Middle school teachers are a rare breed. We enjoy adolescents. We want to teach children who are at the most confusing and significant point in their childhood. We also are fiercely competitive though many of us have never won any awards for athletic greatness. This past weekend my school fielded two softball teams in a charity tournament to help one of our former students who has leukemia. We were not without casualties. The field was wet. It had rained the night before, but only a couple of the teachers actually owned cleats. In fact, rounding up enough softballs and gloves for us to play was quite a challenge. And the girl who put our teams together and gathered all the necessary equipment was the first to fall. While racing after a beautiful pop fly near the back fence she went into a tumble that resulted in a nasty broken wrist. Thank goodness the team we were playing was the FIRE DEPARTMENT, so she had immediate assistance. They immobilized the arm, got her to the cart and did their best to ensure she was in as little pain as possible. She was in terrible pain, by the way. But that didn’t stop the game. The firemen and women were whipping us by over ten runs when one of our guys decided that he was making it to home plate no matter what. He did an NFL-style flip over the guy holding out the ball to tag him and landed on his face. And then on his back. And was tagged out anyway. He continued to play, but I think he was the most happy when our third game was rained out. Because our final game was rained out, we decided to donate blood. I had never donated platelets before, and I probably won’t again. After 45 minutes of tasting a foul aluminum bitterness I wanted to toss my cookies. But I didn’t want them to think I was weak and needed to stop, so I just counted down the minutes until they would unhook me. I felt puny the rest of the day. The moral of the story is: just because you work with kids doesn’t mean you bounce back like one. We all did our best to contribute, but next time I think I’ll stick to donating snacks to the concession stand.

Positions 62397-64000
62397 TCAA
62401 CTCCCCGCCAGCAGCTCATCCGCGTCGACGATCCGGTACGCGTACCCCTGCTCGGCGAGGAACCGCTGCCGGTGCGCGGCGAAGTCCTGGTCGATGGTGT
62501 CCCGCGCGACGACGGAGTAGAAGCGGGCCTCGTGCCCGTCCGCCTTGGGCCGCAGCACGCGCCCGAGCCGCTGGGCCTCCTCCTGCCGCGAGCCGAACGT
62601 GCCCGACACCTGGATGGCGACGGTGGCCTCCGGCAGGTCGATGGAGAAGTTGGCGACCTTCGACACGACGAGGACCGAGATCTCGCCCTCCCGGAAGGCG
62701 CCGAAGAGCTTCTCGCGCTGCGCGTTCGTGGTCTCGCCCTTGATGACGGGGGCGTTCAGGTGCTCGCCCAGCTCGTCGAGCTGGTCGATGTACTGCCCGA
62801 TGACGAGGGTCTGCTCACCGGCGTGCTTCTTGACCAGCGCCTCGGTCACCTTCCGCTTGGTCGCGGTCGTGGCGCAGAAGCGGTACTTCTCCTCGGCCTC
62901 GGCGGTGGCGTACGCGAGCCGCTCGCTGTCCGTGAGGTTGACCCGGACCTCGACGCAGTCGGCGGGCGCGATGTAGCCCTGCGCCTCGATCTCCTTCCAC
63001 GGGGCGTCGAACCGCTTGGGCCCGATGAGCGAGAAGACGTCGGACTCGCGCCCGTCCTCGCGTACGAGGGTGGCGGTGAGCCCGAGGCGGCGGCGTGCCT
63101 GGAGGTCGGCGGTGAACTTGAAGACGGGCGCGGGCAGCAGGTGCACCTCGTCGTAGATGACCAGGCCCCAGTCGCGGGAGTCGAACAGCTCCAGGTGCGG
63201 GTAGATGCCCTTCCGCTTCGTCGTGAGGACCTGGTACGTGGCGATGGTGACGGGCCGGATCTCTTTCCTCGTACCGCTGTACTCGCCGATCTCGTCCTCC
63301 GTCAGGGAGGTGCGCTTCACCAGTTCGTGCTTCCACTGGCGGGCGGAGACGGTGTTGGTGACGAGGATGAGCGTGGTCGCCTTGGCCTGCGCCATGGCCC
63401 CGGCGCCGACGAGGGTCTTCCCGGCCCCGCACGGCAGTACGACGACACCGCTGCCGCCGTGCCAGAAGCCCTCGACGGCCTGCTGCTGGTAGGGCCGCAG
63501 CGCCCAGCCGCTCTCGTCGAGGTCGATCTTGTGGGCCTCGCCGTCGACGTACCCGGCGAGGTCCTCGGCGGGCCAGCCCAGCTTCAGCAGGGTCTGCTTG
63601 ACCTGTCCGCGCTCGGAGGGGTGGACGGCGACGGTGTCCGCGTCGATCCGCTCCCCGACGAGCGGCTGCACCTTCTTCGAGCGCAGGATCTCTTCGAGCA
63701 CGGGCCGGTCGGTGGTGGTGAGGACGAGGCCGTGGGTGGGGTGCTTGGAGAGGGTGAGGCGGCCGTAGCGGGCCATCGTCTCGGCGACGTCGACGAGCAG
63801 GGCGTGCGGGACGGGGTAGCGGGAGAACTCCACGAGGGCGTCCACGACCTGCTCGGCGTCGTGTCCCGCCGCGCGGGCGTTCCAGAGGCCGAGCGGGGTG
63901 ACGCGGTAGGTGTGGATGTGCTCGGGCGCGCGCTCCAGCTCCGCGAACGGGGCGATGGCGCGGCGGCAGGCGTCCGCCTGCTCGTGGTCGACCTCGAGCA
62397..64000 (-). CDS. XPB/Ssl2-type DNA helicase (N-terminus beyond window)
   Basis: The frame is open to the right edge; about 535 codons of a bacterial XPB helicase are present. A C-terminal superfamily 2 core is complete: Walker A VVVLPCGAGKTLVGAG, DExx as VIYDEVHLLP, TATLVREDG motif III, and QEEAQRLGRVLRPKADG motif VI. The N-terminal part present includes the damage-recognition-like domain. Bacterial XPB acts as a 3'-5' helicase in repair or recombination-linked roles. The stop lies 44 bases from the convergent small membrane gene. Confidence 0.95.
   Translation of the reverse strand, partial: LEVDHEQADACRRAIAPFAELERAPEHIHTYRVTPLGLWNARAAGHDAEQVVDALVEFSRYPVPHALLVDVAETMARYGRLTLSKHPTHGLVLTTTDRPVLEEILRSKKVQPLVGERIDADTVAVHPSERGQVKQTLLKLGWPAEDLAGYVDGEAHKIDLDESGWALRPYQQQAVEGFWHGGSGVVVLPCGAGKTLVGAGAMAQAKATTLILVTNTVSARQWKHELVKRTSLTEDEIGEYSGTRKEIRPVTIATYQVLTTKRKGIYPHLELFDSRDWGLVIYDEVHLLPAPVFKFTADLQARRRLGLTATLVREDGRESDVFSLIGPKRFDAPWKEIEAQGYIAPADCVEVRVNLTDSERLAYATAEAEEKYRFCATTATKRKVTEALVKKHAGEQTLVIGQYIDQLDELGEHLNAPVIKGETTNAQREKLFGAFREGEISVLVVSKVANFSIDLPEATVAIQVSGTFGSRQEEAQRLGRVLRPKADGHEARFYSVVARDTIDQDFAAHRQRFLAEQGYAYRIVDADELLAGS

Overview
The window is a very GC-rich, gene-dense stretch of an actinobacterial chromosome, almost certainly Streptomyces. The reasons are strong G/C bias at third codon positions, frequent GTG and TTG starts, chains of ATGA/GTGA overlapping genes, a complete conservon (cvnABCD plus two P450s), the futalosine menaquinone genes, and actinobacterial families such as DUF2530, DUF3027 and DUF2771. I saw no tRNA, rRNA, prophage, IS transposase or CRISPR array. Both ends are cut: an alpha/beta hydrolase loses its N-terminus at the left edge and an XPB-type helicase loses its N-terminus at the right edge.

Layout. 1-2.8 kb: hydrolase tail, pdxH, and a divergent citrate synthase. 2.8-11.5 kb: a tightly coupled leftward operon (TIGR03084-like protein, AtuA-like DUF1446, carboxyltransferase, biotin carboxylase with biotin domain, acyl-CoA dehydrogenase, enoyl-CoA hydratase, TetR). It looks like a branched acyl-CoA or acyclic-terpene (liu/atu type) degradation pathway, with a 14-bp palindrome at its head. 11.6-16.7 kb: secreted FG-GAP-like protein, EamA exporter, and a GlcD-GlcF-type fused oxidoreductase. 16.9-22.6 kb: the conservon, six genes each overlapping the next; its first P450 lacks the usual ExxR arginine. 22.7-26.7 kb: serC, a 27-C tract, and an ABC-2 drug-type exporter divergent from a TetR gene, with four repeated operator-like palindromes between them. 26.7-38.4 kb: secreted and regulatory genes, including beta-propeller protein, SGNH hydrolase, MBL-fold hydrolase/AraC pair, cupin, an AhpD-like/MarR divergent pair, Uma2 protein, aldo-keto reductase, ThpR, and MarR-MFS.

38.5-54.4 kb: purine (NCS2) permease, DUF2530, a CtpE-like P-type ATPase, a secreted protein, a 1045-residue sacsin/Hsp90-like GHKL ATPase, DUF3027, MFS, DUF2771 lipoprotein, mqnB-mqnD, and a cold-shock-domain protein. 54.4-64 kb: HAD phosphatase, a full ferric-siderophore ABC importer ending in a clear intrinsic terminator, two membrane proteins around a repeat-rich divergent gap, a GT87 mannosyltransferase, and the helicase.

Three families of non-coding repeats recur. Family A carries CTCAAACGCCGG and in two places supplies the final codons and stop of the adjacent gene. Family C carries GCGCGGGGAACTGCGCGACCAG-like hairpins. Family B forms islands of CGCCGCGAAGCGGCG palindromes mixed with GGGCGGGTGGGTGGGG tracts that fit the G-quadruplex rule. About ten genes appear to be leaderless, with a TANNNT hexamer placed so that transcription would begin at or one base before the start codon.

Published by fdriscoll7
I am a mom, a teacher, a student and a lover of the written word, especially God's Word--which is why my first two books were devotionals. Wisdom is in short supply in so much of our world, so I go right to the top. If you like my posts, check out my books on Amazon.com (Fran Driscoll/Roberts). If there's such a thing as a clean murder mystery with a little romance, that's what you'll get. "A Place Called Grace" starts with an abused 4 year old escaping with her grandma to Mississippi. But "step-dad" Cullen Beal has been making money from Sheanna's innocent beauty, so he's on their trail. "A Place Without Mercy" ends Cullen's reign of terror, but at a terrible cost. The third, stand-alone book in the series is “A Broken Place,” which begins with a chance meeting in Puerto Rico and ends in a stand-off in New Orleans. Of course, I have a couple of new stories in the works, so there's more of Leah and Sheanna coming. If you see anything really unique that you think would make a great story, let me know. I love to collect stories as much as read and write them. View all posts by fdriscoll7